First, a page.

Winter Storm Recovery Resources
Feb. 2021 has been epic! Portions of Boerne and Kendall County remained below freezing for the better part of a week and we saw multiple waves of icy weather and two snowstorms. We know many people fared well during this week of nonstop winter weather. We also know that many people struggled through utility outages and water damage and the impacts will continue. Below is key information that will help homeowner, renters and property owners navigate during the recovery process.
Boerne Mayor Tim Handren and Kendall County Judge Darrel Lux have filed disaster declarations, as has Gov. Greg Abbott. President Joe Biden also partially approved the governor’s request for a major disaster declaration. Kendall County was approved in the initial request and has been approved for FEMA Federal Emergency Management Agency Individual Assistance.
The Governor and TDEM will continue to work to ensure the federal government provides appropriate assistance to individual Texans as well as to the state and local governments.
Individuals and business owners in counties included (Kendall County is included) in the President's declaration who sustained losses in the designated area can begin applying for assistance by registering online at www.disasterassistance.gov or by calling 1-800-621-3362 or 1-800-462-7585. Low-interest federal disaster loans are now available to Texas businesses and residents as a result of the President's recent major disaster declaration.
We also know that many people struggled through utility outages and water damage and the impacts will continue. Below is key information that will help homeowner, renters and property owners navigate during the recovery process.
We invite you to also complete as survey for the Texas Dept. of Emergency management. This damage collection survey will assist our local jurisdictions with eligibility for potential federal recovery programs.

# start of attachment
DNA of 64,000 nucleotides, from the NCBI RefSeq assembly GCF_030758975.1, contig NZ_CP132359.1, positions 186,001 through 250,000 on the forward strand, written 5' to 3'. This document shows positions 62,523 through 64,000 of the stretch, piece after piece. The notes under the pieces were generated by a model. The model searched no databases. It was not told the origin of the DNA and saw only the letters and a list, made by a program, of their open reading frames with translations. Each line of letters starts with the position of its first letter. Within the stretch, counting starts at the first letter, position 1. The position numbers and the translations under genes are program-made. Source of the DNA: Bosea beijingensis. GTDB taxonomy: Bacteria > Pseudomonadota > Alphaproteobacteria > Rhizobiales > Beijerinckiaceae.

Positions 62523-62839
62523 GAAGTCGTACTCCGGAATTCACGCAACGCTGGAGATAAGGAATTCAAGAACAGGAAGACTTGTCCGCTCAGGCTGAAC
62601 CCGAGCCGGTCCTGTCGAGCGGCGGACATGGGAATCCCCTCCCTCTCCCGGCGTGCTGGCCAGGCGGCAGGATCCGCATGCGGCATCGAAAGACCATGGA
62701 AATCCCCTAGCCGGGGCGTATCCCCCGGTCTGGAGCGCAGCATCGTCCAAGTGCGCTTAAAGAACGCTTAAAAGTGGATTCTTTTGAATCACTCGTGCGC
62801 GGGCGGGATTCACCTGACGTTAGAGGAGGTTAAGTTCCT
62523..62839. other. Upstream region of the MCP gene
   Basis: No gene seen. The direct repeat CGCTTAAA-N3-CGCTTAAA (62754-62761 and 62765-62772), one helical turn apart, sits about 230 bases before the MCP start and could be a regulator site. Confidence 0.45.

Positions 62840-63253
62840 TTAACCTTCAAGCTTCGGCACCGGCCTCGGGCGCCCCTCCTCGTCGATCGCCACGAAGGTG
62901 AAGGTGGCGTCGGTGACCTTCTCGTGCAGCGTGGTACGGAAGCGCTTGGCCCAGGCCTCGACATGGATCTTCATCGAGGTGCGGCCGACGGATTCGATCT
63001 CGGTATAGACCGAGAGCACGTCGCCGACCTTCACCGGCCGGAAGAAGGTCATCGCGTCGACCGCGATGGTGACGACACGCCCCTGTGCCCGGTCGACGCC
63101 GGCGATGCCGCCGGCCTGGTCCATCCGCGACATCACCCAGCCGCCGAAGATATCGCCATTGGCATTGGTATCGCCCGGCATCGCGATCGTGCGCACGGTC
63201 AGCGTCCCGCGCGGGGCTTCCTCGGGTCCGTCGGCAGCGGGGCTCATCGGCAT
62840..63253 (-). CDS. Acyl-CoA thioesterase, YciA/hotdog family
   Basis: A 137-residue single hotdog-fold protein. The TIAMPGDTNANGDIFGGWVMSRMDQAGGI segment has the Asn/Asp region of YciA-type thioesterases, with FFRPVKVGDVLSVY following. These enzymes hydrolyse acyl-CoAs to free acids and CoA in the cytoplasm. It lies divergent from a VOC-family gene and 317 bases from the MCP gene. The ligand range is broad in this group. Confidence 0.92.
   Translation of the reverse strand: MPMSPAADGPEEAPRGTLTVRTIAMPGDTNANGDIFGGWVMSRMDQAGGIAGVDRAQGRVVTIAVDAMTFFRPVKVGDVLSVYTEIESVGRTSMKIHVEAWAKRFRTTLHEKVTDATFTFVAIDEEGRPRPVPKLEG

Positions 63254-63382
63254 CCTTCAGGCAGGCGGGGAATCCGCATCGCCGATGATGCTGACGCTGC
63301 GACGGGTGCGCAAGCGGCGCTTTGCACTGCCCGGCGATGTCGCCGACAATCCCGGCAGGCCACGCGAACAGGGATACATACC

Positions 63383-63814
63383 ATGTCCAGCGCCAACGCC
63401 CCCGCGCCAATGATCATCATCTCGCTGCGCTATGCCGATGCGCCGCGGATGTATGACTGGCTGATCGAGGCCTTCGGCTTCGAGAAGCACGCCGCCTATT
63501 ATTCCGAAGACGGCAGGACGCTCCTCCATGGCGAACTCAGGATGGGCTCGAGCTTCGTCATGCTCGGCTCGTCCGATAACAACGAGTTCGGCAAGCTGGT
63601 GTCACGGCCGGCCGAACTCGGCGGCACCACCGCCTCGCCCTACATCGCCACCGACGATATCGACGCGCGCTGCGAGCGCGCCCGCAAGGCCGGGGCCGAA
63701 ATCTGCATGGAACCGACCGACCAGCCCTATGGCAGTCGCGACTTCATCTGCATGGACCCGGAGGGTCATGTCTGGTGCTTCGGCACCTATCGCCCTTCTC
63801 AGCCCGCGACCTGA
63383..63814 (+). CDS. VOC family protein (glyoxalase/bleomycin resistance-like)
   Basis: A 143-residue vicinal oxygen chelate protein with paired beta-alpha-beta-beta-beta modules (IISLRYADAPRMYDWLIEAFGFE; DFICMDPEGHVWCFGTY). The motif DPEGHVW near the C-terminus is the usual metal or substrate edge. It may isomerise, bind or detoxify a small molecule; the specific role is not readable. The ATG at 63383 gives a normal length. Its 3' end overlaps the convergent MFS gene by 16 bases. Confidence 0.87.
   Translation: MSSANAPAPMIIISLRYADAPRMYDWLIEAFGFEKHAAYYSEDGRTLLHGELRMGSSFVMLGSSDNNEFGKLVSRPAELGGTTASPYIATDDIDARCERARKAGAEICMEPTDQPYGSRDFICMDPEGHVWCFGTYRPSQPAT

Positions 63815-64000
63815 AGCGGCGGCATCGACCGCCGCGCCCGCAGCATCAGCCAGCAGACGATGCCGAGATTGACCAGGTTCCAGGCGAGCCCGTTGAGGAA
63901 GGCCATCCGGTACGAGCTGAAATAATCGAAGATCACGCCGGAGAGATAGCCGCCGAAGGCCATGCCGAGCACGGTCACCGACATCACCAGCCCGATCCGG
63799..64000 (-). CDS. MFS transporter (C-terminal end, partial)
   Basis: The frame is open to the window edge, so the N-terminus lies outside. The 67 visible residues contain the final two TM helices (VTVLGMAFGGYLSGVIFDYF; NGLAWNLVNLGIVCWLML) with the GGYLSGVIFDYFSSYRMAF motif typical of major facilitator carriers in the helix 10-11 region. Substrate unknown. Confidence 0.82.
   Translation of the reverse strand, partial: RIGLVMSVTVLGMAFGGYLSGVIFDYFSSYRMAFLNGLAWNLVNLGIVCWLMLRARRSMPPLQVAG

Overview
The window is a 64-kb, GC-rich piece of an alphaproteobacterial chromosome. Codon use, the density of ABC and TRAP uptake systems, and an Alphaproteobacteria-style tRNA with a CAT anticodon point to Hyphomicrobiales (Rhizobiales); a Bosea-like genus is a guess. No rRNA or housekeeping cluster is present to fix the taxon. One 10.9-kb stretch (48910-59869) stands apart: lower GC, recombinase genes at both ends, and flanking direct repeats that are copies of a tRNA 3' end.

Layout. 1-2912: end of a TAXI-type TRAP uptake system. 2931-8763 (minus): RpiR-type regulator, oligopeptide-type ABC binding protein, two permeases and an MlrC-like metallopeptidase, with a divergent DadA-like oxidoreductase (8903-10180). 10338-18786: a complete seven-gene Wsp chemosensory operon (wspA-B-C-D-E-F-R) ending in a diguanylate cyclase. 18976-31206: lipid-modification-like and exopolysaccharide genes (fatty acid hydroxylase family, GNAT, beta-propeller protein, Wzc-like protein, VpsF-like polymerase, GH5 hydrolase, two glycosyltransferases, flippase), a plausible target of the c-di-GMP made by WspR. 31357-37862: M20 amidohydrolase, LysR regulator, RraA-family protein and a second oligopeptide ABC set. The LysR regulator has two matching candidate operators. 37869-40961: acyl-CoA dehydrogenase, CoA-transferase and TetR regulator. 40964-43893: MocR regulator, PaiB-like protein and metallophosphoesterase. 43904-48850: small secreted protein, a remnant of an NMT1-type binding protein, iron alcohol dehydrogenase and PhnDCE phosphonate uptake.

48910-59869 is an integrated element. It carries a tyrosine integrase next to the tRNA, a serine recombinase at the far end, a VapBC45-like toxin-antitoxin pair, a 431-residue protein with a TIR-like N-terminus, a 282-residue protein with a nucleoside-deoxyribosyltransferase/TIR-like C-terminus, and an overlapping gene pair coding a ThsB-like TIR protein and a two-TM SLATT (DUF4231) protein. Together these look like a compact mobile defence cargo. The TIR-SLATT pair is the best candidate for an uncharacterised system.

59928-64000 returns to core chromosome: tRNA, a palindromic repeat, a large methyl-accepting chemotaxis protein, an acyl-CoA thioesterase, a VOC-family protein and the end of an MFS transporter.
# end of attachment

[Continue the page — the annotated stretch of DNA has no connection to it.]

Please Note: Reporting damage to the Texas Division of Emergency Management is a voluntary activity, is not a substitute for reporting damage to an insurance agency, and does not guarantee disaster relief assistance.
Contact your insurance company. Ask about your policy coverage and specific filing requirements. Save all receipts, including those for food, temporary lodging, or other expenses that may be covered under your policy. Your insurance company may also have recommended contractors.
Do your research. Find businesses you can trust on BBB.org. Check your state or provincial government agency responsible for registering and/or licensing contractors. Get references from friends and relatives.
Resist high-pressure sales. Some storm chasers use tactics such as the “good deal” you’ll get only if you hire the contractor on the spot. Be pro-active in selecting a contractor and not re-active to sales calls on the phone or door-to-door pitches. Disaster victims should never feel forced to make a hasty decision or to choose an unknown contractor.
Be especially careful of door-to-door contractors. Many municipalities require a solicitation permit if sales people go door-to-door. Ask for identification. Check their vehicle for a business name, phone number, and license plates for our state.
Don’t sign over insurance checks to contractors. Get an invoice from the contractor and pay them directly (preferably with a credit card, which offers additional fraud protection over other forms of payment). Don’t sign any documents that give the contractor any rights to your insurance claims. If you have questions, contact your insurance company or agent.
Be wary regarding places you can’t see. While most contractors abide by the law, be careful allowing someone you do not know to inspect your roof and other areas of your house. An unethical contractor may actually create damage to get work. The same goes for attics, crawl spaces, ducts, and other places you cannot easily access or see for yourself.
BBB is also warning contractors to beware of storm chasers who offer to pay local construction companies substantial amounts of money to use the business’s established name, reputation, and phone. They masquerade as a local business, collect the insurance money and then move on, leaving the real business to deal with unsatisfied customers due to bad workmanship, unfinished work, or unfulfilled warranties.
List of external resources:
Report scams to BBB.org/ScamTracker.
Read BBB's Tips on hiring a contractor.